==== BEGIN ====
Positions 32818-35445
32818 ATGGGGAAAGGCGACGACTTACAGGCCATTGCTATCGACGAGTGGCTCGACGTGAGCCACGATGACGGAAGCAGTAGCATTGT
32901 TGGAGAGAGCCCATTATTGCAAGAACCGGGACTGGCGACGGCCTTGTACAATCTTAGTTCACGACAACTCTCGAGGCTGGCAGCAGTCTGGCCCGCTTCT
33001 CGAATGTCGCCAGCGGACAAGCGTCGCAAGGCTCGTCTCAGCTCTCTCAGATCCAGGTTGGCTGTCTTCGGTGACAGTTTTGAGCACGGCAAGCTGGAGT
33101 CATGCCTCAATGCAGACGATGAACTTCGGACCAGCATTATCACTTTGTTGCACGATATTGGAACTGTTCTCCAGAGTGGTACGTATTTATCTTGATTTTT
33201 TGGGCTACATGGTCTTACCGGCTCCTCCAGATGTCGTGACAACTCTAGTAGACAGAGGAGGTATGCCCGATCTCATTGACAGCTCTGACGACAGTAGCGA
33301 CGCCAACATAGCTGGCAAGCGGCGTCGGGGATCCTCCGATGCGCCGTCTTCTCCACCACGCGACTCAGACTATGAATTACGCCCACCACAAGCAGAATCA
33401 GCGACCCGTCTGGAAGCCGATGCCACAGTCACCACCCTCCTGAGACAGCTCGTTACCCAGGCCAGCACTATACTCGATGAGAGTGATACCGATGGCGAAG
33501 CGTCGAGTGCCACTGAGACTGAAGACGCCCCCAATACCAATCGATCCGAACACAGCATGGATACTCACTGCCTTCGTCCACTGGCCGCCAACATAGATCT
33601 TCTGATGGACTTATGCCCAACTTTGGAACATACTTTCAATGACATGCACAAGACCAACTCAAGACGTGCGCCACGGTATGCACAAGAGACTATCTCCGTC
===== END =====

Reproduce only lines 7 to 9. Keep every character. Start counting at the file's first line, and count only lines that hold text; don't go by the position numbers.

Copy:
33301 CGCCAACATAGCTGGCAAGCGGCGTCGGGGATCCTCCGATGCGCCGTCTTCTCCACCACGCGACTCAGACTATGAATTACGCCCACCACAAGCAGAATCA
33401 GCGACCCGTCTGGAAGCCGATGCCACAGTCACCACCCTCCTGAGACAGCTCGTTACCCAGGCCAGCACTATACTCGATGAGAGTGATACCGATGGCGAAG
33501 CGTCGAGTGCCACTGAGACTGAAGACGCCCCCAATACCAATCGATCCGAACACAGCATGGATACTCACTGCCTTCGTCCACTGGCCGCCAACATAGATCT